Meteosat 8

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Meteosat 8
Artist's view of a Second Generation Meteosat (MSG)
Mission typeWeather satellite
COSPAR ID2002-040B Edit this at Wikidata
SATCAT no.27509
Mission duration≥ 14 years
Spacecraft properties
Spacecraft typeMSG
ManufacturerAlcatel Space
Launch mass2,040 kilograms (4,500 lb)
Power600 watts
Start of mission
Launch date28 August 2002, 22:45:00 (2002-08-28UTC22:45Z) UTC
RocketAriane 5G V155
Launch siteKourou ELA-3
End of mission
Disposalraised 740km above Geostationary Ring, spin reduced to 20rpm, propulsion systems passivated, electronics deactivated
DeactivatedOctober 2022
Last contact13 October 2022 (2022-10-14)
Orbital parameters
Reference systemGeocentric
Longitude3.4° West (2004-2008)
9.5° East (2008-2013)
3.5° East (2013-2016)
41.5° East (2016-2022)
Period24 hours
DCS (Data Collection Service)
GEOSAR (Geostationary Search and Rescue)
GERB (Geostationary Earth Radiation Budget)
SEVIRI (Spinning Enhanced Visible Infra-Red Imager)

Meteosat 8 is a weather satellite, also known as MSG 1. The Meteosat series are operated by EUMETSAT under the Meteosat Transition Programme (MTP) and the Meteosat Second Generation (MSG) program. Notable for imaging the first meteor to be predicted to strike the Earth, 2008 TC3.[1] Launched 28 Aug 2002 by an Ariane V155, this European Meteorology satellite is in a Geostationary orbit.

While Meteosat 8 meteorological instruments are working, solid state power amplifier SSPA-C failed in October 2002.

On 22 May 2007, the satellite experienced an unexpected orbit change. This was initially assessed as due to a hit by an unknown object, but that was later assessed not to be credible.[2] The thermal protection was damaged at the same time as the orbit change. Subsequent investigation assessed the Meteosat-8 spinning spacecraft's orbit change due to the mass release of thermal covering whose attachment failed. Meteosat-8 is still operating, and as of April 2013 is providing a backup capability to the Meteosat-10 primary 0-degree Full Earth Scan Service and also a backup to the Meteosat-9 Rapid Scan Service over Europe.

In May 2012 Meteosat-8 switched to operating in an Earth Sensor Mode due to a problem with the Sun sensor data on board. After modifying the ground image processing system the Rapid Scan Service image quality was restored back to nominal.[3]

On 29 June 2016, EUMETSAT approved the proposal of relocating Meteosat-8 to 41.5°E, for the continuation of the Indian Ocean Data Coverage (IODC), replacing Meteosat-7.[4] Meteosat-8 arrived at 41.5°E on 21 September. The distribution of IODC Meteosat-8 data, in parallel to Meteosat-7 data, started on 20 October.[5] On 1 February 2017, Meteosat-8 replaced Meteosat-7 as the official EUMETSAT geostationary satellite for the Indian Ocean.[6][7][8]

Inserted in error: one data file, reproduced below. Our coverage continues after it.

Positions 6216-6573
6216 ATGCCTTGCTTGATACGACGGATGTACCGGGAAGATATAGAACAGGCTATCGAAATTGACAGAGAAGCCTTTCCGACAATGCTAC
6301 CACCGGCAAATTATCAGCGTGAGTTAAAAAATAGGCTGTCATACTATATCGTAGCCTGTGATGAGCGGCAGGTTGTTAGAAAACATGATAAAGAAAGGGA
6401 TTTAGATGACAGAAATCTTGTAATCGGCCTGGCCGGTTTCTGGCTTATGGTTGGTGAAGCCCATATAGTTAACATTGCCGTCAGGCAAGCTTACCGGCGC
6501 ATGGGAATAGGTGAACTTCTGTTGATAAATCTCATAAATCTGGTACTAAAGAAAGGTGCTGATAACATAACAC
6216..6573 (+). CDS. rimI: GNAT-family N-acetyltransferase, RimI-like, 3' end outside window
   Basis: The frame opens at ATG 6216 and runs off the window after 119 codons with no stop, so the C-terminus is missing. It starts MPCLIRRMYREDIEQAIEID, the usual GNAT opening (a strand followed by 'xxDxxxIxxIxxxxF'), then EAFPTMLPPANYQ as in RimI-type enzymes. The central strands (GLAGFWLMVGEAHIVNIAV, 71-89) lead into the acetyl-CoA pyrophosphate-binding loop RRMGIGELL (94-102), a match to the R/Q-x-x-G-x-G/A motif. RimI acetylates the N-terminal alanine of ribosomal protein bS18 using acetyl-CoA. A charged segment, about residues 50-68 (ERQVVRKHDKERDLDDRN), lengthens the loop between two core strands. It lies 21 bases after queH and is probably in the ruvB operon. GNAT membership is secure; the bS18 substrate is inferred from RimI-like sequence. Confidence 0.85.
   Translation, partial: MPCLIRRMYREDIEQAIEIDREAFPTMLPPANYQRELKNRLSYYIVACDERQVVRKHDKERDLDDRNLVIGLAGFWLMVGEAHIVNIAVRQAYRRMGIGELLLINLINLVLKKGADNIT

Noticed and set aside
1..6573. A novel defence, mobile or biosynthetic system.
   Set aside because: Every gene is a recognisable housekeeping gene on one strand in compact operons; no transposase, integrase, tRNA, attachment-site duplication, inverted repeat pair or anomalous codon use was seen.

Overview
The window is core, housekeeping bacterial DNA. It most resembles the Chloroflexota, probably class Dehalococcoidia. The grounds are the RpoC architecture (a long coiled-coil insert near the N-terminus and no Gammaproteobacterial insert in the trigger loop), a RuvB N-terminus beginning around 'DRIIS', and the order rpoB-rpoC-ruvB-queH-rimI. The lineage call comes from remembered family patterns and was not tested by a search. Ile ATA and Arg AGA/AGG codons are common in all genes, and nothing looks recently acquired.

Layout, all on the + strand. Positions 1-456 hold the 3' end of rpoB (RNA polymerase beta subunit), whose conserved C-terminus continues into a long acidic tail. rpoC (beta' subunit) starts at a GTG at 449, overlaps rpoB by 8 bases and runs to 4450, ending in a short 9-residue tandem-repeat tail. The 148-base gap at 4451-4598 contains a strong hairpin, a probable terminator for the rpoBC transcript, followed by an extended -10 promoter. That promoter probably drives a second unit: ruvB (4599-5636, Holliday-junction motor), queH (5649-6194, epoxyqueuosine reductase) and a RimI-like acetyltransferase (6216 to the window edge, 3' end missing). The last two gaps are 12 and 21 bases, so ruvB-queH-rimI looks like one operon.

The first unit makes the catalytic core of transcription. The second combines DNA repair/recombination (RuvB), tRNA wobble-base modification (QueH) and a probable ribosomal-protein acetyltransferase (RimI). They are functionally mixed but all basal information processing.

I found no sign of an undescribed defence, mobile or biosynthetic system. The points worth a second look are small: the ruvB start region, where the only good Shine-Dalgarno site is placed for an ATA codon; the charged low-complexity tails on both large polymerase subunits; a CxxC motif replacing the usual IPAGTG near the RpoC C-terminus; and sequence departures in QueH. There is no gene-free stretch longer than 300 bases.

Meteosat-8 had used up most of its available fuel by 2020, leaving the remaining fuel to be used for safe removal to an altitude 740km above the geostationary ring and slowing the satellite's spin rate. Although not designed to comply with the more recent ISO-24113 guidelines for space debris mitigation, EUMETSAT chose to do so in the case of Meteosat-8 as it had done so the year before for the polar-orbiting Metop-A. Meteosat-8 was finally decommissioned in October 2022 after twenty years in orbit.[9]


  1. ^ "ASTEROID IMPACT". 2008-10-08. Retrieved 2008-10-08.
  2. ^ "Meteosat-8 [MSG-1]". EUMETSAT. 9 July 2007. Retrieved 2008-10-08.
  3. ^ "Sun Sensor Anomaly". EUMETSAT. 24 May 2012. Retrieved 2012-05-24.
  4. ^ "EUMETSAT Approves New Strategy and Move of Meteosat-8 Over the Indian Ocean". EUMETSAT. 29 June 2016. Archived from the original on 1 August 2018. Retrieved 30 June 2016.
  5. ^ Lean, K.; Bormann, N. (January 2018). "Indian Ocean AMVs: Moving to Meteosat-8 and assessing alternative options" (PDF). Retrieved November 5, 2022.
  6. ^ "Following a decision of the EUMETSAT Council in June 2016, Meteosat-8 replaced Meteosat-7 as the EUMETSAT geostationary satellite observing the Indian Ocean today". EUMETSAT. 2017-02-01. Archived from the original on 2020-10-24. Retrieved 2020-03-03.
  7. ^ "The distribution of IODC Meteosat-8 data, in parallel to Meteosat-7 data, is planned to start in October". EUMETSAT. 7 July 2016. Archived from the original on 1 August 2018. Retrieved 11 July 2016.
  8. ^ "Where old satellites go to die".
  9. ^ "Meteosat Second Generation (MSG) provides images of the full Earth disc, and data for weather forecasts". Archived from the original on 30 August 2020. Retrieved 19 October 2020.